The first we received a man down call on due to abdominal pain. When I reached the unit this inmate was in a fetal position and in obvious agony. It took three of us to straighten him out enough to get him on the board to take him back to the infirmary. I asked him pretty much everything about his GI system - whether he had similar problems in the past, when and what he last ate and so forth. His abdomen was tender and when I took his vitals his temp was almost 103. I called the physician on call and he asked what I wanted to do. I said "I don't like this. I want to get this guy out of here." We sent him to ER by ambulance, and he was rushed to surgery where they operated just before his appendix burst. I found out later that he had presented during the previous shift with symptoms almost as severe as what I witnessed, and he was turned away and told to write a kite to see the doctor.

The second was an inmate I saw right at the end of my pill pass on the yard. I had known this inmate for several years, and he wasn't a complainer. When he came up and said that he didn't feel good and was having trouble catching his breath, I told the unit officer that he was coming with us. I took him to the infirmary and examined him. His lungs sounded clear, but his O2 sat was so low I took it again to make sure that the equipment wasn't malfunctioning. It remains the lowest O2 sat I have ever seen in a conscious patient: 44. I sent him out to the hospital where he spent about a week being treated for a severe respiratory infection.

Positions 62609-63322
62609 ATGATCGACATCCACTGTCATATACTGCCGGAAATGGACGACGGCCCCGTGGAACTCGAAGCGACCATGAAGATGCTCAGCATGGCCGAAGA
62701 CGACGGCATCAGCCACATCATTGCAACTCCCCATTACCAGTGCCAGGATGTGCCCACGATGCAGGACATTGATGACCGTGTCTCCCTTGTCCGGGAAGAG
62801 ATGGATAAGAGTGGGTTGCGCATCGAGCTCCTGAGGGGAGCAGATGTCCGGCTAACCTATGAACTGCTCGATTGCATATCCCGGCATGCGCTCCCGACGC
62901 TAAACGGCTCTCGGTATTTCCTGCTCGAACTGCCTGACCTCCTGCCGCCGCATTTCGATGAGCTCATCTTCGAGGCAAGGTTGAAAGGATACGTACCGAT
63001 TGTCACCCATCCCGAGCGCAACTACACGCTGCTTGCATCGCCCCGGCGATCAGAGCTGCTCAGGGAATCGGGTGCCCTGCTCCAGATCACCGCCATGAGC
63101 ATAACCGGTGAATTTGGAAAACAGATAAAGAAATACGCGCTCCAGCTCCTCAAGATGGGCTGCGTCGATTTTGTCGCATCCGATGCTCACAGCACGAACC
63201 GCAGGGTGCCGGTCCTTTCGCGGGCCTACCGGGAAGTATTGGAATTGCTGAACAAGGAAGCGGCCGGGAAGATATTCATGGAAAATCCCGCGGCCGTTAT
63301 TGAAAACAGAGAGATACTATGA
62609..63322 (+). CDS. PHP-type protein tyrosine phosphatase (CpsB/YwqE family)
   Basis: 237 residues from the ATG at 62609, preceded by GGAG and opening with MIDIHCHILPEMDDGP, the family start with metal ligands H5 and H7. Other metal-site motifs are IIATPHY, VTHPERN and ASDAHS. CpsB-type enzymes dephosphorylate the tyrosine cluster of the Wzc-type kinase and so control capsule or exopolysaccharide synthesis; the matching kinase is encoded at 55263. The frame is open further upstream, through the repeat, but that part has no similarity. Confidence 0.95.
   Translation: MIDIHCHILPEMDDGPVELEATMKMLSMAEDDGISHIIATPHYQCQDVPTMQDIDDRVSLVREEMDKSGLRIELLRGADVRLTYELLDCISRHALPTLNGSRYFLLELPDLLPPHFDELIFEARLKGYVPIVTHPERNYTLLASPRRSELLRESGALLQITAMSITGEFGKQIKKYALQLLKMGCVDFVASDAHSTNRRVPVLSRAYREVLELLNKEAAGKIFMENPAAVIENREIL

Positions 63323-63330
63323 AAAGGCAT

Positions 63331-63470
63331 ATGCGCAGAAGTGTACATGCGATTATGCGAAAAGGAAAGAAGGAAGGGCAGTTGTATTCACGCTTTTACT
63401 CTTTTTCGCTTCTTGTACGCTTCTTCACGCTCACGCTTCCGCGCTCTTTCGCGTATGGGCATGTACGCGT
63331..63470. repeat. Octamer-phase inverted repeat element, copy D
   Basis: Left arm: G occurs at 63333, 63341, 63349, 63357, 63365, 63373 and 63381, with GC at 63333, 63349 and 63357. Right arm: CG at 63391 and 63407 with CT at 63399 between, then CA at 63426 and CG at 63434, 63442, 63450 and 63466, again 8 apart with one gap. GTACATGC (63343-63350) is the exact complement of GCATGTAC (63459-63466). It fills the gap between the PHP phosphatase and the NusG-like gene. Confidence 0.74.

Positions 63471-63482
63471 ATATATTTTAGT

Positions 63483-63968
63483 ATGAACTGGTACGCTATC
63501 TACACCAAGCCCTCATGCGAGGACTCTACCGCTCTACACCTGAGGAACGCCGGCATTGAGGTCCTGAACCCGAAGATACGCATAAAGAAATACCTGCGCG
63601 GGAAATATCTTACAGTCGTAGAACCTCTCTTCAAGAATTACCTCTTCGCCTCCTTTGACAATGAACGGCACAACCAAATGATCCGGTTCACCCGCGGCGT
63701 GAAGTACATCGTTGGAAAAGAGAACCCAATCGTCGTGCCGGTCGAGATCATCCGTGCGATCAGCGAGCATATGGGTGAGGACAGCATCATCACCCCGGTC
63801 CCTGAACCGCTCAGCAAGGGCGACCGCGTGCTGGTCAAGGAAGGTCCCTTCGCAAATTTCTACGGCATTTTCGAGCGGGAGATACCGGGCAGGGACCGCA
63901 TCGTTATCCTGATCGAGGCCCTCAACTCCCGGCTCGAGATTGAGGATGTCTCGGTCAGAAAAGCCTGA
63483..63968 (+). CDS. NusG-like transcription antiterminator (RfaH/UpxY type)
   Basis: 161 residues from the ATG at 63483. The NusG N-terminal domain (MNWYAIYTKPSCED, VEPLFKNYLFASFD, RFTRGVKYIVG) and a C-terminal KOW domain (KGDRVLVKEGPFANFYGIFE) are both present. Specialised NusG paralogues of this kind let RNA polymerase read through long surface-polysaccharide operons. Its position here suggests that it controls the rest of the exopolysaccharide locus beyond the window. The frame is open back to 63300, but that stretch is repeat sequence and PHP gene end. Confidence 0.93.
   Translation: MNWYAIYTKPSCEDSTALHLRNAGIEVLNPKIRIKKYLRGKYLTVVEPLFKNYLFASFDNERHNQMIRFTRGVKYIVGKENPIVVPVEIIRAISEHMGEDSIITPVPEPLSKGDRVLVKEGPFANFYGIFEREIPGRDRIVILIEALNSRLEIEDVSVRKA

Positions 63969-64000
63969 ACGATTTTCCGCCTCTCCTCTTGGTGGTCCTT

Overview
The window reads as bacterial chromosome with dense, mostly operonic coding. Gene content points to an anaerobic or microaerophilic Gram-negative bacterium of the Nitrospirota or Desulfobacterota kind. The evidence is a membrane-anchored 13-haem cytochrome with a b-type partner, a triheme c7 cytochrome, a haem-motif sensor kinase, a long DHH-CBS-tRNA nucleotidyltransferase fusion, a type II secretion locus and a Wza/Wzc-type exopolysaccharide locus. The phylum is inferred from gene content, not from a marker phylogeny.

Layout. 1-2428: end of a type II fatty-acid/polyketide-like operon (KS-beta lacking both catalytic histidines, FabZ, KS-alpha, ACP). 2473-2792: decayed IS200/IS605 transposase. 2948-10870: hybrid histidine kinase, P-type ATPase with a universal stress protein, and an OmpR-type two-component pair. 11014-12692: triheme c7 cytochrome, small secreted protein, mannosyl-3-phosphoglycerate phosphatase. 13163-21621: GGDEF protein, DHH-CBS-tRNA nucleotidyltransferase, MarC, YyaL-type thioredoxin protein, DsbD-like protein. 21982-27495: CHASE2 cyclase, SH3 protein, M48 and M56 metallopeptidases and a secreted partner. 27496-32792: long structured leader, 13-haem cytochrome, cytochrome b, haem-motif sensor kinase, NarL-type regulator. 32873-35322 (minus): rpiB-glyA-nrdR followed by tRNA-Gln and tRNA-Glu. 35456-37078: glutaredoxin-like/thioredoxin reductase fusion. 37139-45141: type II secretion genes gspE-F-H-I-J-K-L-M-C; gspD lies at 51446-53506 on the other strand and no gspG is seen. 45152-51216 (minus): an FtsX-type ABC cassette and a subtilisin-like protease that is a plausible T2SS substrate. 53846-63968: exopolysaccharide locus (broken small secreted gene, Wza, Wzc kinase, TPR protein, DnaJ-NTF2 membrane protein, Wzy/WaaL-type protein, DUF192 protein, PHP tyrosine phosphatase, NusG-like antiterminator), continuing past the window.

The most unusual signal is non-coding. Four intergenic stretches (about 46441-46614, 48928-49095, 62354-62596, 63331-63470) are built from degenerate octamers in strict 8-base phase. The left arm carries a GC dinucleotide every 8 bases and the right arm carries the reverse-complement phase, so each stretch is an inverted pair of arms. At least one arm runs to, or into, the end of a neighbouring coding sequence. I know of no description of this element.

Case #3: I get a call from a unit officer who says that he has an inmate who says he is "about to have a stroke". I thought, probably bogus, but I will get the officer off the hook by at least seeing him. When the inmate came down, his tongue was severely swollen and his gait was unsteady. Took his vitals, all off the chart. Checked his medical file and saw that he had a doubling of his dose of Risperdal earlier in the day. That meant one thing: neuroleptic malignant syndrome. If I didn't get it under control we were going to code this kid. I called the doctor and asked for a stat order for Cogentin 2mg IM. Within 20 minutes the inmate's vitals were back within normal limits and the tongue swelling was gone. I had seen one other case earlier in my career (caused by Haldol) when I was working hospital adult mental health, so I knew exactly what I was dealing with.

Inmates play so many games on us that we often get jaded and we begin to believe that they are lying all the time. However, I learned long ago to trust my instincts.

mikethemurse, BSN, RN

Has 6 years experience.

thanks Orca for being the first to share some of the good outcomes...I'm at work now, busy night just enough time to scarf some food between emergent stuff, well duty calls thanks again. mike

HPointon

Has 3 years experience.